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Memphis Psychiatrist Richard Farmer Found Guilty


Memphis psychiatrist Richard Farmer who was arrested last April now awaits sentencing.

Dr Richard G Farmer - Memphis PsychiatristMEMPHIS, TENNESSEE – Feb. 21, 2020
A federal jury found a west Tennessee psychiatrist guilty today for unlawfully distributing opioids to purported patients and to others who were never his patients. Farmer was charged in an April 2019 indictment as part of an Appalachian Regional Prescription Opioid (ARPO) Strike Force Takedown, and this was the first trial guilty verdict for the Strike Force.

Richard Farmer, M.D., 83, of Memphis, Tennessee, a licensed psychiatrist, was found guilty of three counts of distribution of controlled substances outside the scope of professional practice and without a legitimate medical purpose.

Following an eight-day trial, Richard Farmer, M.D., 83, of Memphis, Tennessee, a licensed psychiatrist, was found guilty of three counts of distribution of controlled substances outside the scope of professional practice and without a legitimate medical purpose.

Statements from Law Enforcement

“The Department of Justice will not relent in its pursuit of those responsible for fueling the opioid epidemic in the Appalachian region,” said Assistant Attorney General Brian A. Benczkowski of the Justice Department’s Criminal Division.

U.S. Attorney D. Michael Dunavant of the Western District of Tennessee said, “This guilty verdict demonstrates our resolve to aggressively prosecute medical personnel who misuse their positions of trust to exploit the very people coming to them for help.”

“Doctors who take advantage of patients suffering from addiction are no different than street corner drug dealers,” said Special Agent in Charge J. Todd Scott of the Drug Enforcement Administration’s (DEA) Louisville Division Office. “I am proud of the dedicated men and women of DEA who worked tirelessly to bring Dr. Farmer to justice.”

Evidence at Trial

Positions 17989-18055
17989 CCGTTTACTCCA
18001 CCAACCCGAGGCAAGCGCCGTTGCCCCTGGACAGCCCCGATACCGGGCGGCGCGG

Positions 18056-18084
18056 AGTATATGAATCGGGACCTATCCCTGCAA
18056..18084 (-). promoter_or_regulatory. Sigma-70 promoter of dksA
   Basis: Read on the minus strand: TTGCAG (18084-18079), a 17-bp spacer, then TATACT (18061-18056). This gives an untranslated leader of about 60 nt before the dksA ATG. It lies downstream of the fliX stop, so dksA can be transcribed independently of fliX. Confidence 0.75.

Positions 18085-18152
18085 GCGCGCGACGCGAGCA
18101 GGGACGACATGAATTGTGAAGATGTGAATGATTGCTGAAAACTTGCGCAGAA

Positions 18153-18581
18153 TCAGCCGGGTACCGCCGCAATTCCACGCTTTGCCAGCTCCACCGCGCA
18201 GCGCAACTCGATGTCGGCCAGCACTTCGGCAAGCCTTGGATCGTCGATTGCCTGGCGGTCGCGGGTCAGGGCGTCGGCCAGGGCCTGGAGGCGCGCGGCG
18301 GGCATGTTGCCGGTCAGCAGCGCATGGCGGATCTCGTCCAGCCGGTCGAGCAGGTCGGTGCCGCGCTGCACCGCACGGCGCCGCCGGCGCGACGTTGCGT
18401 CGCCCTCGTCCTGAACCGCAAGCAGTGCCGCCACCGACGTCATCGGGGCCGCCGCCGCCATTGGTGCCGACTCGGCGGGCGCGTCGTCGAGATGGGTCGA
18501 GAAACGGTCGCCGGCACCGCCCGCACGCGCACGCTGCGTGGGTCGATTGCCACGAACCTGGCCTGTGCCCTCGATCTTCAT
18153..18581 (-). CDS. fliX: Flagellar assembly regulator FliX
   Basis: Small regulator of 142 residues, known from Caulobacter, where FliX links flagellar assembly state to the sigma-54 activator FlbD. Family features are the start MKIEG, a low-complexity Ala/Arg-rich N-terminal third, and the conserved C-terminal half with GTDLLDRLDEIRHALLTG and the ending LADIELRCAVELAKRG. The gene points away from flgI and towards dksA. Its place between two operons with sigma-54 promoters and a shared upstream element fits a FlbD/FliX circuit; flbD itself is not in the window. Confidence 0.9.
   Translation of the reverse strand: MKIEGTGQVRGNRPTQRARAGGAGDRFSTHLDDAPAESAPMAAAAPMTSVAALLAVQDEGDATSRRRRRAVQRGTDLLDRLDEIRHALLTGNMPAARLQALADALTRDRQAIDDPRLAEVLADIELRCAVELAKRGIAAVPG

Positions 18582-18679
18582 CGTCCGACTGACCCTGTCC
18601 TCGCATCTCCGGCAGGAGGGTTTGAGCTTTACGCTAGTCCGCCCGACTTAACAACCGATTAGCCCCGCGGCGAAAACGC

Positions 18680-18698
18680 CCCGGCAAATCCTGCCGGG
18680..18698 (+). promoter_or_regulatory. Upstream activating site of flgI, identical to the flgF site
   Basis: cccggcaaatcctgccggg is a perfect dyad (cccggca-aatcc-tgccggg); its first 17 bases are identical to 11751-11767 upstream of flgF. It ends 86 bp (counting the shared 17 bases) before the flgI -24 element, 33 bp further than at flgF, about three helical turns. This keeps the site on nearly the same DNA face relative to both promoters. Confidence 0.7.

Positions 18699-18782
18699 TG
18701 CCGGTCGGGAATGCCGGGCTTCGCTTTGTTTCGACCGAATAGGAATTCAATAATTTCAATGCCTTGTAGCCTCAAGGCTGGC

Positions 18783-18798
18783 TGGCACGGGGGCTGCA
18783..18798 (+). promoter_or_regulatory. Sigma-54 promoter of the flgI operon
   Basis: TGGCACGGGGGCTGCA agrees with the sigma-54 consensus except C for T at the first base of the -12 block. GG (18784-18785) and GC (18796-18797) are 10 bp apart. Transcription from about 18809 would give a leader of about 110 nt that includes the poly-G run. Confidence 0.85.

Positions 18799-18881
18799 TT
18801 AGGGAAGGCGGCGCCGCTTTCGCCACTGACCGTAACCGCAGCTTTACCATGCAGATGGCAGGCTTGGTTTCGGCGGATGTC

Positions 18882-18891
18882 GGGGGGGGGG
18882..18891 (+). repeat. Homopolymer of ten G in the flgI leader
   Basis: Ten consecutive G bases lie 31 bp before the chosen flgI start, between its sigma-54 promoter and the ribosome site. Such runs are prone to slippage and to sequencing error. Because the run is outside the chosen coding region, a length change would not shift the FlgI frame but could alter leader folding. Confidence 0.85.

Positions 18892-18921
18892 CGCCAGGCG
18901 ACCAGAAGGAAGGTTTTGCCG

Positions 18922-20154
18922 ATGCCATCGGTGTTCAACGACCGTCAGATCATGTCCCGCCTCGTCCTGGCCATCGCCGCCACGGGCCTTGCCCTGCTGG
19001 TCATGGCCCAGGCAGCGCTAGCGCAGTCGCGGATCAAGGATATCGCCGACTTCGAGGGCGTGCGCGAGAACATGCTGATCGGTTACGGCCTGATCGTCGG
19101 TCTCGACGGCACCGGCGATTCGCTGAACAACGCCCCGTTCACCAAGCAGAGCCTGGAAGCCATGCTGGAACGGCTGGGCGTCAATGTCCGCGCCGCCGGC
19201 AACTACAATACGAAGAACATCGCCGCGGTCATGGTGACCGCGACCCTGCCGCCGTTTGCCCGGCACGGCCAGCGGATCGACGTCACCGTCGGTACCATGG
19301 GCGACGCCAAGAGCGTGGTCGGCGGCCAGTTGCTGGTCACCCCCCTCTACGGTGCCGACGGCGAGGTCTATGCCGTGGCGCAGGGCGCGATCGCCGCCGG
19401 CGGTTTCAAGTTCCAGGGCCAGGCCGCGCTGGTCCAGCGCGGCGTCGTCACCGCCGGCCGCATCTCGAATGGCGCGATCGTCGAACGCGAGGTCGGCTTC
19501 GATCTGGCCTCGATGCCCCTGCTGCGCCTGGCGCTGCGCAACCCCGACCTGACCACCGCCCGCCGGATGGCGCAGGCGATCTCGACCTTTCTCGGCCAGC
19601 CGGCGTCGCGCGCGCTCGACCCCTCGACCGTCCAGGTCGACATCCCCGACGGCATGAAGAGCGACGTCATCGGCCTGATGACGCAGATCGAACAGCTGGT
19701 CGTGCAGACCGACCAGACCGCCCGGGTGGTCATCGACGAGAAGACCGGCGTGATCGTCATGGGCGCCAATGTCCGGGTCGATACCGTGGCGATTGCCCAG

According to the evidence presented at trial, Farmer prescribed opioids to three women with whom he had ongoing sexual contact during the time he was prescribing.

Farmer prescribed opioids to three women with whom he had ongoing sexual contact during the time he was prescribing. The evidence showed that between July 2016 and January 2019, Farmer prescribed over 1,200 pills, even though the three women showed clear signs of addiction. The evidence further showed that he kept almost no patient files on these women, and that he also wrote opioid prescriptions for the women’s friends and neighbors without any office visits.

The evidence showed that between July 2016 and January 2019, Farmer prescribed over 1,200 pills, even though the three women showed clear signs of addiction. The evidence further showed that he kept almost no patient files on these women, and that he also wrote opioid prescriptions for the women’s friends and neighbors without any office visits.

Investigation and Prosecution

The DEA, along with the Shelby County Sheriff’s Office and the Jackson Police Department, investigated the case.

Trial Attorney Jillian Willis of the Criminal Division’s Fraud Section and Assistant U.S. Attorney Damon Griffin of the Western District of Tennessee are prosecuting the case.

The Fraud Section leads the ARPO Strike Force. Since its inception in October 2018, the ARPO Strike Force, which operates in 10 districts, has charged more than 70 defendants who are collectively responsible for distributing more than 40 million pills. There have thus far been 24 guilty pleas as a result of the ARPO Strike Force’s efforts.

Links

Request for Information

Farmer is known to have practiced in Maryland and California before finally settling in Memphis. He may have practiced in Mississippi or other states. He was sued for malpractice in Tennessee in 2018 in a case that apparently settled out of court.

Due to his practice of keeping “almost no patient files” on the victims in this case, there is a real concern that there may be additional victims stretching back many years and over a wide geographic area.

CCHR Nashville wishes to speak with the victims in this current suit, and has pledged to maintain confidentiality. Anyone with further information about this case or others should reach out to CCHR through the contact page at cchrnashville.org.

EDITOR’S NOTE: Dr. Richard Guerard Farmer, a psychiatrist of Memphis, Tennessee who is the subject of this article, is not to be confused with Dr. Richard G. Farmer, a respectable medical professional and professor in Rochester, New York.